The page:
How Britain became anti-wealth


During school vacations, young Rishi helped with the family finances by working as a waiter at Kuti’s Brasserie, an Indian restaurant near his home.

“He was a wonderful boy, from a very good family, and he worked hard,” says Kuti Miah, a family friend and flamboyant owner of the restaurant. “There’s no one better to fit right now, that’s a fact.”

After Winchester came Oxford, where Sunak earned a first-class degree in PPE, then a job in City at Goldman Sachs before studying for an MBA at Stanford University in California as a Fulbright scholar. It was there that he met his wife, Akshata Murty. She, too, had parents who started with nothing and then left a legacy for their children – in their case, Infosys, a global giant that made them multi-billionaires.

Upon returning to Britain, Sunak became a partner in a hedge fund, The Children’s Investment Fund, then left to help found Theleme Partners, launched in October 2010 with $700 million under management.

In the year before his appointment to Parliament, he was director of his wife’s investment fund, Catamaran Ventures, which has so far invested more than £4m in startups. Instead of being encouraged to invest more, she had to wonder if she had broken any rules by giving the company what amounts to a tax-free loan.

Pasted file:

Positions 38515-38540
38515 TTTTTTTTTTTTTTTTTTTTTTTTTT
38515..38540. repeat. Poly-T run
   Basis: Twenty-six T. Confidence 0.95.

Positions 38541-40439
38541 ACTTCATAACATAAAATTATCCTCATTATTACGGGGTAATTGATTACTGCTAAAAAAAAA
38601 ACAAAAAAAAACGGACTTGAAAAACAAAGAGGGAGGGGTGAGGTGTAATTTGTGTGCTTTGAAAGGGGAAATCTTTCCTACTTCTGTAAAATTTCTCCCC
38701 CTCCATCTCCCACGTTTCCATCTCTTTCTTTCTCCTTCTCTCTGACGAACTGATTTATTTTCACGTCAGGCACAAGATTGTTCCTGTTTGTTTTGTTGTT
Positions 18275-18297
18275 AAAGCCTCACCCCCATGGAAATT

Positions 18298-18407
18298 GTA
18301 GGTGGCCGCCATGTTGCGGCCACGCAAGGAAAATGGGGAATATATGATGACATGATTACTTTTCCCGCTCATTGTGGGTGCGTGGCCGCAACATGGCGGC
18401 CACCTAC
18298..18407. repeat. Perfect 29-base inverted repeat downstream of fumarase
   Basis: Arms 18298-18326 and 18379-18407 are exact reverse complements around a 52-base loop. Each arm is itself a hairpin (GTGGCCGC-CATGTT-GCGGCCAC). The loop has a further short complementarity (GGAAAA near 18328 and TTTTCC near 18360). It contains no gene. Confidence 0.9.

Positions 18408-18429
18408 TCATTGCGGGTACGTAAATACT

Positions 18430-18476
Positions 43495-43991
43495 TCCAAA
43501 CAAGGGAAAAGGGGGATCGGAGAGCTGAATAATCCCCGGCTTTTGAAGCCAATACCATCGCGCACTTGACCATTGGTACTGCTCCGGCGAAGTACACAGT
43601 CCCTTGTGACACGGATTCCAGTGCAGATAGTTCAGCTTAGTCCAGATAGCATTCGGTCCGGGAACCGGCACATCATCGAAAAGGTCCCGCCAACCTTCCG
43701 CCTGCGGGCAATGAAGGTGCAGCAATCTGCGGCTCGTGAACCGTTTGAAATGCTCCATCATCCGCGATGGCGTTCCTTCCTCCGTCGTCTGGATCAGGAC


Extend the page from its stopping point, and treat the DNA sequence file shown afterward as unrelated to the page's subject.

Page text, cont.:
When campaigning to become an MP in 2015, Rishi Sunak liked to tell voters how proud he was that “you can come to this country with very little”, like his parents, and build something that takes your family to life. in Parliament. . “For my family,” he said, “the way was education.”

His parents, who thought they were doing the right thing by working hard and giving their kids a head start in life, will no doubt be appalled that succeeding in business should prevent their son from hitting the prize. ultimate goal of becoming prime minister.

As the current incumbent of Number 10 once said: “Instead of treating cases as if they were somehow morally questionable, we Tories should celebrate his power to do the good.

Four countries line up to attract the super-rich

Tom Ree



Comments are closed.